Friday, February 18, 2011

Arm Chair Nats

So what can an autocrosser do when the snow's still melting and racing's not possible? Arm chair racing. One of my favorite forms of arm chair racing is messing with statistical comparisons analyzing my past results. It's of course true that "past results do not guarantee future success", but they can be entertaining. This time I'm entertaining myself by trying to determine if my car is a good car for racing in the SSM class.

The last race of the season, I co-drove the car with an 18 year veteran racer. He is a top competitor at our regional races often placing in the top 5 or 10 out of 100+ drivers. He's driven my car twice, the second time at the New England Region Solo season finale (the event where the Stirling Moss season championship is held). This means that he has had a chance to get used to the car and his times might begin to represent what my car is capable of in the hands of a good driver. In other words, it's an opportunity to measure how my car might do on the national level (if I got better at driving it).

While it's easy to compare times within a single event, comparisons between events are not so easy. Every race has a different course. 55 seconds might be blazing fast on one, and dog slow on another. In order to make a comparison one needs to figure out what the relative length/speed of the two courses was.

Our region is possessed of 30+ people who went to the 2010 SCCA Solo II National Championships, 18 of whom raced the same cars at the season finale. To convert my times and Brian's times to the equivalent times at the National Championship, I calculated the ratio of National Time to Finale time for all 18 drivers, and averaged them. It turns out that the times people put up (over 2 days) at nationals average 2.42 times longer than their times at the finale.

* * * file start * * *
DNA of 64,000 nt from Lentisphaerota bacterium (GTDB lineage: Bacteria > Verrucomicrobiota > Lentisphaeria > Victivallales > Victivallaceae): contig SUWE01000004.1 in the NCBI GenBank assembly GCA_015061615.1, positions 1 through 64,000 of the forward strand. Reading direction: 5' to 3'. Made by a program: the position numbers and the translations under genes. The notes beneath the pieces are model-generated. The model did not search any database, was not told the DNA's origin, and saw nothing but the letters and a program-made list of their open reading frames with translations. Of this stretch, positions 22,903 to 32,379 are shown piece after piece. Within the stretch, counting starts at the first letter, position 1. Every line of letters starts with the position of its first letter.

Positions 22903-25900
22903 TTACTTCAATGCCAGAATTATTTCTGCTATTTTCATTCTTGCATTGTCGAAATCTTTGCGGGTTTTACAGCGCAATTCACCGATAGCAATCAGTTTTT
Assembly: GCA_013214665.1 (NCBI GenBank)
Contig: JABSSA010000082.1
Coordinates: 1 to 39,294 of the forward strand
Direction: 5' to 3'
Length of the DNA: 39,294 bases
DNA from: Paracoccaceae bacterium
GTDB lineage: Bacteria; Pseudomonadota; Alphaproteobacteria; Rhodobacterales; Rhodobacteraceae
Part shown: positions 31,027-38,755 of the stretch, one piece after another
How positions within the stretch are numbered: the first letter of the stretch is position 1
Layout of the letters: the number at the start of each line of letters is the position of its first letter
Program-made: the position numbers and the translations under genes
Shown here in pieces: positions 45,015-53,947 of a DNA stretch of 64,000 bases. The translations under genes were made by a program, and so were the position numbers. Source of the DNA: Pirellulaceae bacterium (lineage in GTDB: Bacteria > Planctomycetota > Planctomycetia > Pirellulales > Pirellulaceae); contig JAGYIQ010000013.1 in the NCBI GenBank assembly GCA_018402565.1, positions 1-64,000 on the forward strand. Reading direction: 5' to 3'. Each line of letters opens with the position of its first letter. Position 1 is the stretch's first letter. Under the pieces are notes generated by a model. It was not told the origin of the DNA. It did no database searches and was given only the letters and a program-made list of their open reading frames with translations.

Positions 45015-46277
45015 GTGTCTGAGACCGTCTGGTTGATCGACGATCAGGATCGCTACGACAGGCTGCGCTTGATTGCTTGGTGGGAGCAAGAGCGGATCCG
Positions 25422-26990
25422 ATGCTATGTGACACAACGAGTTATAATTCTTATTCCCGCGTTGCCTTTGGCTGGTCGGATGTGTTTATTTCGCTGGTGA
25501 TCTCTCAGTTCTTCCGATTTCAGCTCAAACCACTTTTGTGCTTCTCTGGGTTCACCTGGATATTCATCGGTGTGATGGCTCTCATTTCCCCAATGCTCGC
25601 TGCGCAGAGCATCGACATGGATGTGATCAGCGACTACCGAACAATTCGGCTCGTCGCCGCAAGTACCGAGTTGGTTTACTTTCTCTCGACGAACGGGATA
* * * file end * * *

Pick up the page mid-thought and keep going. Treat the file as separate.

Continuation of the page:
Brian would have come in 16th out of 26, 10 seconds from first and 5 from a trophy. I would have come in 24th. However there's a lot of variation in the numbers so I calculated a confidence interval and it turns out that we can only say that there is a 95% chance that Brian would have placed between 4th and 23. In other words there's not much chance of his coming in first or last, but claiming an exact placement is simply beyond the capabilities of this analysis. The conclusion is "somewhere in the middle".

It's also worth noting that there are some not to exotic mods that could be done to improve my car by somewhere around 6-7 seconds (on a 120 second 2 day 2 course time such as nationals). Here's the list in the order I think they should be fixed (which also happens to be ascending price order).
  • FIX: At the finale, the rear pads were not bedded in and not mating properly with the rotor surface (+1-2 seconds?)
  • Chip the car +8hp and lower cam change (+1 sec?)
  • Stiffer springs and adjustable Race shocks (+2 seconds?)
  • Install Limited Slip Differential (+2 sec?)
With that done, and a 6-7 second boost Brian would be somewhere between 6th and 8th at nationals. It would be conceivable to trophy at nationals in my car without spending a fortune on it. Winning... well that probably requires a serious effort to maximize the power output from the car. Stroke the engine, reduce the tire diameter, lower the ride height, change the transmission, race clutch, lightweight flywheel, port/polish the engine, new valves, dyno custom tune (multiple times), header, de-cat, race gas... etc.

Can that small fortune gain 3 -4 seconds of time and put the car in range of winning at the national level... maybe. But the car would not even be close to street legal anymore. So all that stuff will not come any time soon. Particularly not before the car is paid off! :)

1 comment:

Gus Heck said...

A far simpler analysis also lends one to believe that an Elise may not be hopeless in SSM at the national level. The top super-stock driver ran a 2007 Elise and his time would have made 4th in SSM. In 2009, 12th, in 208 5th, in 2007 1st.... for an average of 4th place. One big question is when did it rain? (which also may add a lot of variance to my above analysis too.